Countersteering gets its name from the fact that, if you want initiate a turn to the right, you need to turn the motorcycle's handlebar to the left. To ease some of the confusion, the Motorcycle Safety Foundation (MSF) coined the phrase, "Push right, go right," which means that you press on the hand grip in the direction you want to go. The quickness of the turn initiated by countersteering depends on the force applied to the handgrip. The firmer the pressure, the quicker the bike changes direction.

In a swerve, the first press of the handlebar grip needs to be held long enough to change the motorcycle's course so that it misses the hazard. The length of the hold depends on the size of the object you're trying to get around. The pressure hold required to miss a pothole will be shorter than one needed to miss the back of a bus. However, if you stopped there, you'd simply run off the road--which might be even worse than hitting a branch, pothole or bus. So, in order to continue in the direction you were traveling prior to the swerve, you need to press on the opposite handlebar from the one you used to initiate the swerve. (If your first turn took you into the oncoming lane, you will want to immediately maneuver yourself out of enemy territory and back into your lane.)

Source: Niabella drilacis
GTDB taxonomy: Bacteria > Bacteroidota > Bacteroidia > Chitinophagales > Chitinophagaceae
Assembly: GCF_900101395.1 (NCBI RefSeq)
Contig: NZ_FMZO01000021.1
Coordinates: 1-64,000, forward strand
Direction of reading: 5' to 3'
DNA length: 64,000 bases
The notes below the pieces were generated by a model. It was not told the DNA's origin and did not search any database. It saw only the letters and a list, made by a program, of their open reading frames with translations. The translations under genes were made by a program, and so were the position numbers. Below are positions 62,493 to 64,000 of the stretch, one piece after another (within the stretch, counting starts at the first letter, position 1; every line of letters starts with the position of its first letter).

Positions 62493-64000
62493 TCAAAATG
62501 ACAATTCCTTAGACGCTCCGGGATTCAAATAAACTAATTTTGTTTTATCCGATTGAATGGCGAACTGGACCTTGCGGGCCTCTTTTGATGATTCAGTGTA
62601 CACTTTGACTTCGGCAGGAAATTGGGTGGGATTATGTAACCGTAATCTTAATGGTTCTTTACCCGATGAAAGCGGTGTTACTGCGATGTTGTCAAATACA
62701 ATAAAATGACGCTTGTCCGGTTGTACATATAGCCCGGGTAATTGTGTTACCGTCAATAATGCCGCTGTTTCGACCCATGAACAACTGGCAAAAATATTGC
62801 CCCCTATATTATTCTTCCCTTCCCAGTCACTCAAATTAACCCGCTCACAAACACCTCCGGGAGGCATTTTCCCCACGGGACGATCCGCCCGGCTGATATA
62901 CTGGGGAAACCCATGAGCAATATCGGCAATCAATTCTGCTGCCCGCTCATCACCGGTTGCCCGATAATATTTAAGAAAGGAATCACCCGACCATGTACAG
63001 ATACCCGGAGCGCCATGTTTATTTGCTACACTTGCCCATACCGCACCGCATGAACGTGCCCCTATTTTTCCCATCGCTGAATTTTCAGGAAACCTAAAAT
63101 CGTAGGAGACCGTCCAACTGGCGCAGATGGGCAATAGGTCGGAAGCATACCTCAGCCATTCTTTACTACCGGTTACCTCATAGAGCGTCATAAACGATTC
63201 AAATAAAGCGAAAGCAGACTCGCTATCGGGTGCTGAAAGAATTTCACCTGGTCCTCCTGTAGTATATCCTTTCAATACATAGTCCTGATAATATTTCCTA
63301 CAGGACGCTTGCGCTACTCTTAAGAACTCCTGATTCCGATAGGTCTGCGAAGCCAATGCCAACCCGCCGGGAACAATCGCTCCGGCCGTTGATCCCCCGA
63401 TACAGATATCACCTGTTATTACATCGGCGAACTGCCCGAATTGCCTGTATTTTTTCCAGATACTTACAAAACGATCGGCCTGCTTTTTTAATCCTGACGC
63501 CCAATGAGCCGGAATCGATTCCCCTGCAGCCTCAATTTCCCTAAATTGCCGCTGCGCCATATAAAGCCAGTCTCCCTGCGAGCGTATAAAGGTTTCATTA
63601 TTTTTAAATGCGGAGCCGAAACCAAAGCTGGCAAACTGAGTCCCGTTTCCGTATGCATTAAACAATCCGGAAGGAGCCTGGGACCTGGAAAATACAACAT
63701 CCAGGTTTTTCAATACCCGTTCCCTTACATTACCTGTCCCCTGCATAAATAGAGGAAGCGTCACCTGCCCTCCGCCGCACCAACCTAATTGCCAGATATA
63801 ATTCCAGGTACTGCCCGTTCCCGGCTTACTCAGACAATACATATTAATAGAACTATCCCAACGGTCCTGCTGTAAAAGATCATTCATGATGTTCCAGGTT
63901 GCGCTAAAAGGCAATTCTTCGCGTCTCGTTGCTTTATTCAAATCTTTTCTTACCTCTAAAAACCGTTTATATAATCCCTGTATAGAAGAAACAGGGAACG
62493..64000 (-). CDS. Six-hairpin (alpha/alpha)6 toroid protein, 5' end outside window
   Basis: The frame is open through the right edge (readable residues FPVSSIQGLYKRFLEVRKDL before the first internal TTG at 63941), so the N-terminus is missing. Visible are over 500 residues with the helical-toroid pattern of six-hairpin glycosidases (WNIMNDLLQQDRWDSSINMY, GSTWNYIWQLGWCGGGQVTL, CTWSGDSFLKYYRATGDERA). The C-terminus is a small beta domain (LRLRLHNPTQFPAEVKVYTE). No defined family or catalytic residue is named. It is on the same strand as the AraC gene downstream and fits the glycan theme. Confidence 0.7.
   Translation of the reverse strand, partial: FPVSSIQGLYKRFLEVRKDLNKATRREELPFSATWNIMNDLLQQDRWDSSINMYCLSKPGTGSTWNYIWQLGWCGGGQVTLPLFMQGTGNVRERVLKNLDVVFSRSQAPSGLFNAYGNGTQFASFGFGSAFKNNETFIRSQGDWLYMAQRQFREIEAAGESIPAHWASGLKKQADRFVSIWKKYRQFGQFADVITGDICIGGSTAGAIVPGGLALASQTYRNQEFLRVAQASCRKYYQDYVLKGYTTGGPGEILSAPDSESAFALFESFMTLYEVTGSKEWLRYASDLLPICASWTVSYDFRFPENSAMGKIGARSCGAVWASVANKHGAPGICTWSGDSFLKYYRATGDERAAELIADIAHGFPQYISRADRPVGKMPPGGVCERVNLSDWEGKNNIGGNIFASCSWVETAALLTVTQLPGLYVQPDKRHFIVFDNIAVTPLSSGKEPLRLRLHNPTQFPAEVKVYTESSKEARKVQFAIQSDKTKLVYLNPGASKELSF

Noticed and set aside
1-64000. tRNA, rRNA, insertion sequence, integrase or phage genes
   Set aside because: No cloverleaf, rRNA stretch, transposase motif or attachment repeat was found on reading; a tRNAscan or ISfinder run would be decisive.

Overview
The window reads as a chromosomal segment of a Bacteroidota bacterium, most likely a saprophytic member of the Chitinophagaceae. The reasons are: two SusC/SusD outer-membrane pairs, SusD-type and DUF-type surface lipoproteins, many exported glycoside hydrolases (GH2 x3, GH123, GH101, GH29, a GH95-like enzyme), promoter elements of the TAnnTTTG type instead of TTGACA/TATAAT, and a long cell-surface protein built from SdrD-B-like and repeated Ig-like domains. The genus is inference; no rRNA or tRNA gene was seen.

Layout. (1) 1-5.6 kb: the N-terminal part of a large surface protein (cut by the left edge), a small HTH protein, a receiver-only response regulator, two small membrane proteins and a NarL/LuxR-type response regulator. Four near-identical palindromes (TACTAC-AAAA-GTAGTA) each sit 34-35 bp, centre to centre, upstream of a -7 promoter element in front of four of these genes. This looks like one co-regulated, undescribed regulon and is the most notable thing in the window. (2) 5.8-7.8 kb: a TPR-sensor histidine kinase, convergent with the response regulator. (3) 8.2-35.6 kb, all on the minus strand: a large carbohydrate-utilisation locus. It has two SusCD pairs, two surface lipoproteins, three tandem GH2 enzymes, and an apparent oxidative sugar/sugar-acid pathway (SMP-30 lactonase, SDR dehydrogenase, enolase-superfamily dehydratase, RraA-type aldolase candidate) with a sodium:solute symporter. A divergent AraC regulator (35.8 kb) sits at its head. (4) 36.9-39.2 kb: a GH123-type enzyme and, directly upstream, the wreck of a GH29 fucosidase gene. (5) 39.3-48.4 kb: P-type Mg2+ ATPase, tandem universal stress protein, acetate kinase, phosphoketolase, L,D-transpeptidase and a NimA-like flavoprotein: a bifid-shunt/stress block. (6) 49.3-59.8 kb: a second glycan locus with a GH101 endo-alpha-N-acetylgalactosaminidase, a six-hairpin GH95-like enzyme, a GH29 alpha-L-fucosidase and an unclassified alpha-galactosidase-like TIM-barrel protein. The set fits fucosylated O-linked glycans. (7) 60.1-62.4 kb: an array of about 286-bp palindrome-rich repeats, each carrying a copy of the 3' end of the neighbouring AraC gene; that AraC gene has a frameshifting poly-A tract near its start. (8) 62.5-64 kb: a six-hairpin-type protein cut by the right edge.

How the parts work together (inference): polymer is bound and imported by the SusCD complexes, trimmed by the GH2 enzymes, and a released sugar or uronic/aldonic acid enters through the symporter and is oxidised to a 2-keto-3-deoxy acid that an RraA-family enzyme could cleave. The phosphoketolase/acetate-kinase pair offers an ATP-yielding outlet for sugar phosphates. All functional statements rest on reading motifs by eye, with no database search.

A few features make swerves different from typical turns. First, swerves are dynamic. The amount of time between the two turns normally will not allow you to lean with the bike as you would in a normal turn. Instead, sit upright in the saddle looking where you want to go while the bike moves side-to-side beneath you. Second, the intensity of the maneuver means that a large percentage of the tires' traction will be used for turning. Do not combine hard braking and swerving or you risk crashing. Remember, chopping the throttle is the same as applying the rear brake. In addition, some bikes do not steer as readily while the brakes, especially the front brake, are being applied. So maintain speed while swerving. If you must slow down, do so either before or after the swerve. For example, if you are riding on an exit ramp and the traffic in front of you comes to a sudden, unexpected stop, you would want to swerve to miss the car in front of you, then stop.